Why don't I notice any changes when I take my medications?

If you have a headache you take aspirin, Tylenol, or ibuprofen. If you have a really bad headache like a migraine you might need a prescription. The medication enters your system and relieves the symptoms and sometimes the cause. If you have an infection you take antibiotics. Again, the medication enters your system and treats the cause, although in this case you have to take the antibiotic for a prescribed number of days in order for it to be truly effective.

Some medications prescribed for symptoms of chronic illness are designed to relieve the symptoms. Others are designed to address the source of the symptoms. These medications are typically taken for long periods of time, even for life. Their effectiveness builds up over time. So, unlike a headache remedy that may provide relief in short order, these drugs need to be taken regularly over a period of time before you see any noticeable improvement. The improvement may be so subtle at first that you hardly notice it. Likewise, if you stop the medication it may take some time before your symptoms return. The goal here is to prevent or minimize problems before they become troublesome, rather that treat them after they occur.

There are some medications that you should NEVER alter the dose or stop without your doctor's supervision. These include steroids, diabetes medication, anti-depressants, blood pressure, and heart medications. Frequently, it is the patient who is most troubled by the possible risks of a treatment who is willing to gamble with the much higher risks of stopping or changing the dose willy-nilly. Deciding to play doctor, usually under the declaration of "I know my body better than anyone else," can very well mean that the morgue will know your body sooner rather than later.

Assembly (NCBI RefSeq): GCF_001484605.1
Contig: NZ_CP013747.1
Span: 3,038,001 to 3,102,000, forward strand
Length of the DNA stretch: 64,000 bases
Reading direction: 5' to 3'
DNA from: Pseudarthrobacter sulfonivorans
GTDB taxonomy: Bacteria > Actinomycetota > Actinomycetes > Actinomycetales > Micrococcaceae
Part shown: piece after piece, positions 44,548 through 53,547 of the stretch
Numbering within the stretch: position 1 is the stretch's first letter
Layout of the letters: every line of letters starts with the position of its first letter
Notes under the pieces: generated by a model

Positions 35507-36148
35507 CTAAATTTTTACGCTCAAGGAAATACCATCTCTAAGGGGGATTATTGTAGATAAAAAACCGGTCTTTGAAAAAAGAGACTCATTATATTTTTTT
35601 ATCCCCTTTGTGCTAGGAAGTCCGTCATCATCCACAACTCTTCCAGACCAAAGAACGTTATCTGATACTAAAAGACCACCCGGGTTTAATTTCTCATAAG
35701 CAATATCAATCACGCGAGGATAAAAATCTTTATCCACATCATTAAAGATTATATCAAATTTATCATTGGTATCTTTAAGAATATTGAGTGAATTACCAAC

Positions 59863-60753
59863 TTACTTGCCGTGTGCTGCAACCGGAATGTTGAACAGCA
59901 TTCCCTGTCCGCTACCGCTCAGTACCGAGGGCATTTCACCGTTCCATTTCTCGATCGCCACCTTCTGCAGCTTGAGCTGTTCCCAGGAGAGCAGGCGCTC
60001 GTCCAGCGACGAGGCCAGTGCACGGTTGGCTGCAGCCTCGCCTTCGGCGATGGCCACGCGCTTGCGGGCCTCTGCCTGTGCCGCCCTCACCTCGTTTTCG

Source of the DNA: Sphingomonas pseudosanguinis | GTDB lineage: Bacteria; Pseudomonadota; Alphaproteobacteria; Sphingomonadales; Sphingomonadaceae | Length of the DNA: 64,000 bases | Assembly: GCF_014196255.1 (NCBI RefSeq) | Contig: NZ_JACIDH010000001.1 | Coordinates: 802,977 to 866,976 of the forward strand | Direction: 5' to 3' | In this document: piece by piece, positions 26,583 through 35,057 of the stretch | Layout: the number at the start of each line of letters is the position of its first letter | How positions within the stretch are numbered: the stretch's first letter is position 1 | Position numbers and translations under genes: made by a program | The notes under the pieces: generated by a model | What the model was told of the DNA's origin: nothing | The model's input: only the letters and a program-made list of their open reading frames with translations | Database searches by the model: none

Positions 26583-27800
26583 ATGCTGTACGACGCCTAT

Why does my doctor keep changing my medications and treatment plan? Is my doctor experimenting on me?

Patients often complain about how their doctors approach treatment. Doctors may change medications, increase or decrease doses, or add and subtract medications. Two patients with the same disease sitting in the doctor's waiting room may discover that their treatment plans are quite different. This ambiguity leaves patients wondering if the doctor knows what he or she is doing. Patients wonder if the doctor is guessing or, worse, experimenting. Nothing could be further from the truth.

No two patients experience the same chronic disease in exactly the same way.

No two patients experience the same chronic disease in exactly the same way. Because of that, there is no "cookie cutter" approach or single formula for treatment. There will certainly be similarities, but there will always be differences. Each person brings his or her own unique medical history and makeup to the disease. In addition, people who have one chronic condition will often have several different conditions that overlap. On top of all that confusion, your medical condition is not static—things are always changing. Since we have no cure for chronic illnesses yet, doctor and patient alike are saddled with the frustration of inadequate therapies. The bottom line is that the treatment plan must be individualized for each patient's unique medical circumstance. The treatment plan has to be adjusted with variations in disease activity and health.

One doctor likened the process to cooking. "We don't have a cookbook of recipes who telling us exactly what to use, how much, and how long to cook it. Instead we have a pretty good idea what can go in, but with any good cook, adjustments have to be made constantly until you get just the right combination."

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